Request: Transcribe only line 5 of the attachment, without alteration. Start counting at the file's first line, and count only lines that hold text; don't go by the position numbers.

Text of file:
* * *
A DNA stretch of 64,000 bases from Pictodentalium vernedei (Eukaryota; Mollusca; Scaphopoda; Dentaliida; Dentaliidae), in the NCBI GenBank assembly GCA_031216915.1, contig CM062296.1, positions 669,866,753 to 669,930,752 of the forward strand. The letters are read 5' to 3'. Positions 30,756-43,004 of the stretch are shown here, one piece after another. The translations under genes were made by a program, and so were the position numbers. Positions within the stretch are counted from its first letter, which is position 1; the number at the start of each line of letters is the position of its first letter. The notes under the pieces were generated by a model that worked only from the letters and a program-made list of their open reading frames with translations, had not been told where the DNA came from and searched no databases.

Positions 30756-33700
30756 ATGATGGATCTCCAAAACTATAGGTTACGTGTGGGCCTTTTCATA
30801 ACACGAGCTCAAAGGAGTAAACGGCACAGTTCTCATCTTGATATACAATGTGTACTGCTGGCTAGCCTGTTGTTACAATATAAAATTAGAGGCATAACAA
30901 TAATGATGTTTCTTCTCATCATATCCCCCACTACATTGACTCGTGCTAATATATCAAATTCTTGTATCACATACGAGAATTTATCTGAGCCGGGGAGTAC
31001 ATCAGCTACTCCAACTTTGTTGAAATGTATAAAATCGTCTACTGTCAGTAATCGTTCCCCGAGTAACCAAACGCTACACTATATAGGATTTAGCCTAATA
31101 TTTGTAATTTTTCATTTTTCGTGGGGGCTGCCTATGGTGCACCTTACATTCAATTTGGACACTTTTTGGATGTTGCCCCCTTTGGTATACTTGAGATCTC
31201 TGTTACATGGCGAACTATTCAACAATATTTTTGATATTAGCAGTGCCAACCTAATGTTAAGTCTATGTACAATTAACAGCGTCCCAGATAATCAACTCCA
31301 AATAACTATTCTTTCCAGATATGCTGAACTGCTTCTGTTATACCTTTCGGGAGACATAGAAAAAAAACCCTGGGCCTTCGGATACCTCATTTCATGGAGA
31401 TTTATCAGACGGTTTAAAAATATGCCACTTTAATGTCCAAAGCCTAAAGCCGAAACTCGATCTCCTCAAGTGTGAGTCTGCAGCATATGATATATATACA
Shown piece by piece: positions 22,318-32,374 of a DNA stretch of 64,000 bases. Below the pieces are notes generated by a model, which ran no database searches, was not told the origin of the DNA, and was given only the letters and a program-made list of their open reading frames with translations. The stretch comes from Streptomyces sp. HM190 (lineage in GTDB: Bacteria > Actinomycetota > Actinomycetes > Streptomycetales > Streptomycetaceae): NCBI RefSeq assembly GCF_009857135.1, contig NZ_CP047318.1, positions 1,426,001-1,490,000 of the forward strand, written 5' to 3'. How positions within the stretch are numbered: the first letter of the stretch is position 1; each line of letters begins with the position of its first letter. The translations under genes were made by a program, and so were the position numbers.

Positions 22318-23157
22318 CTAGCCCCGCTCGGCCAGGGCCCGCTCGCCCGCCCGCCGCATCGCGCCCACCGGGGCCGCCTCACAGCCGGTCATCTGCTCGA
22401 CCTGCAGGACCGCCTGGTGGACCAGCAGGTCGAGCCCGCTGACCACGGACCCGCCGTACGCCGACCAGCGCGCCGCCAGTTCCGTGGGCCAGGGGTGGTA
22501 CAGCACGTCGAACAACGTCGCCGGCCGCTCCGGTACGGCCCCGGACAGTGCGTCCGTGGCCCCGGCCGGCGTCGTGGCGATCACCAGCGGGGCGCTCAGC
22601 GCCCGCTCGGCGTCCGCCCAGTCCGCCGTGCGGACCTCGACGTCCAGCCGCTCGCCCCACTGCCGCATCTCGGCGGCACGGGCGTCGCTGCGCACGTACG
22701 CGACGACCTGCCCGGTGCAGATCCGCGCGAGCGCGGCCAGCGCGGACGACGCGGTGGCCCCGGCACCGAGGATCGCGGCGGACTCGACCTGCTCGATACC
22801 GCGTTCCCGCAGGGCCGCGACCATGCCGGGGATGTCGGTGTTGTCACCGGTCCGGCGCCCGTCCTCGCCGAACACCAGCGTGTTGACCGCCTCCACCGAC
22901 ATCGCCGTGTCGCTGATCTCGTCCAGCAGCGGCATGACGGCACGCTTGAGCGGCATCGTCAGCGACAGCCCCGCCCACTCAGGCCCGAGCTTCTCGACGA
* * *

30901 TAATGATGTTTCTTCTCATCATATCCCCCACTACATTGACTCGTGCTAATATATCAAATTCTTGTATCACATACGAGAATTTATCTGAGCCGGGGAGTAC